Obama Chooses Biden and the Battle for Life is Engaged

8/23/2008 Catholic Online

In choosing Senator Joe Biden, the Obama campaign has guaranteed that the Right to Life will continue to be a preeminent issue in the Presidential campaign of 2008.

CHESAPEAKE, Va. (Catholic Online) - After the most intense media game of “cat and mouse” in modern political history. After the Obama campaign managed to keep the suspense alive for well over a week. After promising to be the first campaign in history to make the announcement through the use of text message. The old fashioned “leak it to the media” game prevailed over high technology in Washington D.C. as speculation evolved into reliable rumors. Finally, around 3 AM, EST, it was confirmed as fact. Senator Barack Obama had chosen long time Senator Joe Biden of Delaware to be his Vice Presidential running mate.

The Obama campaign scrambled to fulfill their promise to the faithful, and the curious, who had signed up to be a part of political history. They sent the long awaited cell phone text message, probably awakening millions, at least on the East Coast, to herald what was essentially old news, "Barack has chosen Senator Joe Biden to be our VP nominee."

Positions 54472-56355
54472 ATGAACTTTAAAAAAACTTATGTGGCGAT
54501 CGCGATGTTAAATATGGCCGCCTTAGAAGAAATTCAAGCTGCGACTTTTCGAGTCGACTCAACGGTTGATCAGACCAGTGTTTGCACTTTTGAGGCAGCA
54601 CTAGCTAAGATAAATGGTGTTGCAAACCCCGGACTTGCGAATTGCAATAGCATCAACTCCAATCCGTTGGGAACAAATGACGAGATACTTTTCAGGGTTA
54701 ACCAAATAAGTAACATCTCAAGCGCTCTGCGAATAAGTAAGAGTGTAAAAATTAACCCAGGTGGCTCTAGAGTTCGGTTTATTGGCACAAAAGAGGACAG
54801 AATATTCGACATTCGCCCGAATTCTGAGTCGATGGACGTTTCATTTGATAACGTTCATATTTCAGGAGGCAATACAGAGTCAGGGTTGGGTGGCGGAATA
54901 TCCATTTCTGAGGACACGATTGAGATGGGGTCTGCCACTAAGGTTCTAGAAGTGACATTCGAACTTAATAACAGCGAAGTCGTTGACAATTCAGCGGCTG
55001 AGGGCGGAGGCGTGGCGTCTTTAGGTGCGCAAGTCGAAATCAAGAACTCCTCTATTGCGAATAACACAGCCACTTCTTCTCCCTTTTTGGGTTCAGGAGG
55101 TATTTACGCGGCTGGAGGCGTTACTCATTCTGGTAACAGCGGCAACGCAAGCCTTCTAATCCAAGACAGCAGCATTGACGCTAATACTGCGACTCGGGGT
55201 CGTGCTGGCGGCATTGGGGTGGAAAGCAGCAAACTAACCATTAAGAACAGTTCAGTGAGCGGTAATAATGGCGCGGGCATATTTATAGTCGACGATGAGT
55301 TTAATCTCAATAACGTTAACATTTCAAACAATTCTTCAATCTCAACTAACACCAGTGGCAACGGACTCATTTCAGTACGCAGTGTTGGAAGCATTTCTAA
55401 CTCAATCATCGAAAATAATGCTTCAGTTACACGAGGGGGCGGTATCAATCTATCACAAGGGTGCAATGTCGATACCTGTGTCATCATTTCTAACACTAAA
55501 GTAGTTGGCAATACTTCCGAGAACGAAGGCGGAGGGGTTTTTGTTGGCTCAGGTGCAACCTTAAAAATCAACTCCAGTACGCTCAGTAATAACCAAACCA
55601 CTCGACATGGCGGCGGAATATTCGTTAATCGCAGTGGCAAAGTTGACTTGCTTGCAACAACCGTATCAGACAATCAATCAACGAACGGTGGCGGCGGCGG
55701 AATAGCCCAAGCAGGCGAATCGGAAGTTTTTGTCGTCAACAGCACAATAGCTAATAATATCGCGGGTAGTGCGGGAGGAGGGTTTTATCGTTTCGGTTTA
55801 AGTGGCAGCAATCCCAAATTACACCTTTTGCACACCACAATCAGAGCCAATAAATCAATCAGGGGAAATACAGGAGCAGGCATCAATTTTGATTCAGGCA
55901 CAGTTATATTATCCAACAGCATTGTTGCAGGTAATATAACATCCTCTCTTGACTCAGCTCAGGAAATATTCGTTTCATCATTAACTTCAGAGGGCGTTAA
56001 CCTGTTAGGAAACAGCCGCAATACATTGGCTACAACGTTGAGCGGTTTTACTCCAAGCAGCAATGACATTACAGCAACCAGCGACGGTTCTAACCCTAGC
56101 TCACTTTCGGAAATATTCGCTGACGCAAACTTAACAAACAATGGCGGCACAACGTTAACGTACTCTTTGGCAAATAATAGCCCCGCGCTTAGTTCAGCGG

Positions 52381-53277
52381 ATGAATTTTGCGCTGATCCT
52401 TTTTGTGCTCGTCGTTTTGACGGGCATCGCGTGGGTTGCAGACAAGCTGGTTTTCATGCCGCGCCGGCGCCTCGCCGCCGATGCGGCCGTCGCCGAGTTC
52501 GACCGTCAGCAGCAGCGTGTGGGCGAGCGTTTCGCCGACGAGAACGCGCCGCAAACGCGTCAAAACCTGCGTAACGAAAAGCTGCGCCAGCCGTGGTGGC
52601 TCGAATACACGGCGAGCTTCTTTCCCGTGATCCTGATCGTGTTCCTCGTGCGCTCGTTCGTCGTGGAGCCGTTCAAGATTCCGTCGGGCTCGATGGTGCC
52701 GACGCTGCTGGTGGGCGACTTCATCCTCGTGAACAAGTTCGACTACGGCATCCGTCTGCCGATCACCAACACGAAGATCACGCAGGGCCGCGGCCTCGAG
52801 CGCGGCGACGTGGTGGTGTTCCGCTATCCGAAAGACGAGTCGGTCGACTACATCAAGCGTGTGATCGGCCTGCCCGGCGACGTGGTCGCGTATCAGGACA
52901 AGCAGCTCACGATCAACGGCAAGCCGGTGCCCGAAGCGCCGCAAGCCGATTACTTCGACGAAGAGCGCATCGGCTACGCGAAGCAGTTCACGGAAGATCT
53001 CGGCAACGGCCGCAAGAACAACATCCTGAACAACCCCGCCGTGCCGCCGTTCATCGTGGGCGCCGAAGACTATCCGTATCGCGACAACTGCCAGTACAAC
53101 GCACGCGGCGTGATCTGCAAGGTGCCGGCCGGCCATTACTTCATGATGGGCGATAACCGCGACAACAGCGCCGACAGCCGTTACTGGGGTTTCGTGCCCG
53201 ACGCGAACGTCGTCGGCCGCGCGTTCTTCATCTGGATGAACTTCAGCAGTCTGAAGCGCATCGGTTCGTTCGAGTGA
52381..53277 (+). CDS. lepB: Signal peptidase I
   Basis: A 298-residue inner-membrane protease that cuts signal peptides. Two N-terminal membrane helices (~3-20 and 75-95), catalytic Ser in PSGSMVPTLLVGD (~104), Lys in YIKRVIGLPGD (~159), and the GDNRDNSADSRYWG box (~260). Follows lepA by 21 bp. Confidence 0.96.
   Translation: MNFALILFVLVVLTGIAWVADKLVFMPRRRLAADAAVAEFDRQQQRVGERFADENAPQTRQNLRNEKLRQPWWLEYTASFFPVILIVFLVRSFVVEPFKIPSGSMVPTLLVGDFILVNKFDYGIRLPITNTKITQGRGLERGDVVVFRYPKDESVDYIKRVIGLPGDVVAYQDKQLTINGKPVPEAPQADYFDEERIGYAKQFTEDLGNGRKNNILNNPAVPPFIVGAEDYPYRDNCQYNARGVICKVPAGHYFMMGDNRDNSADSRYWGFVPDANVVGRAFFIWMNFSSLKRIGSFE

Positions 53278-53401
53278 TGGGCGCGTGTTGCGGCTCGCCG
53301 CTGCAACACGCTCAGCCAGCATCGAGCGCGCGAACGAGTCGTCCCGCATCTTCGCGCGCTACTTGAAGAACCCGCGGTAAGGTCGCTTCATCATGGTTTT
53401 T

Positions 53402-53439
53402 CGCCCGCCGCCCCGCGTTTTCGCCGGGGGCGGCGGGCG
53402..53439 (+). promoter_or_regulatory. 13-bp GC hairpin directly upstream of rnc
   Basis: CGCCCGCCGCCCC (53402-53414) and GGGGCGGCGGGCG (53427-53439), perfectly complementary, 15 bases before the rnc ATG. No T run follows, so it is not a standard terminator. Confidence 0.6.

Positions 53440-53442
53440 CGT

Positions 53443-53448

The major networks were all following the homes and the travels of the three “finalists” most of the day. The speculation was running rampant and the news cycle focused on very little else throughout the day. It appeared to this political observer that Fox News zeroed in on Joe Biden first on their Friday evening telecast.Soon,all of the networks broke the story.

The Obama campaign placed a new banner on their Web Site picturing the two men, announcing the new Democratic Ticket with these words underneath: “Barack has chosen Joe Biden to be his running mate. Joe Biden brings extensive foreign policy experience, an impressive record of collaborating across party lines, and a direct approach to getting the job done. We have our team, but we also have our work cut out for us. Barack Obama and Joe Biden are the leaders who will bring the change our country needs. But they can't do it alone. Show your support for the Obama-Biden ticket by making a donation today.”

The Choice of a Catholic Running Mate

So the fresh face of American politics has chosen as his Vice Presidential running mate a “seasoned” white haired fixture of Democratic politics, best known for his interest in foreign policy, with 30 years in the US Senate. Senator Biden has served as Chair of the Senate Foreign relations Committee and the Judiciary Committee, with its significant role in Supreme Court nominations. Already the Washington rumor mills are abuzz and the pundit class has taken a deep breath preparing for a new round of pontification. Frankly, there seems to be very little excitement and a whole lot of surprise.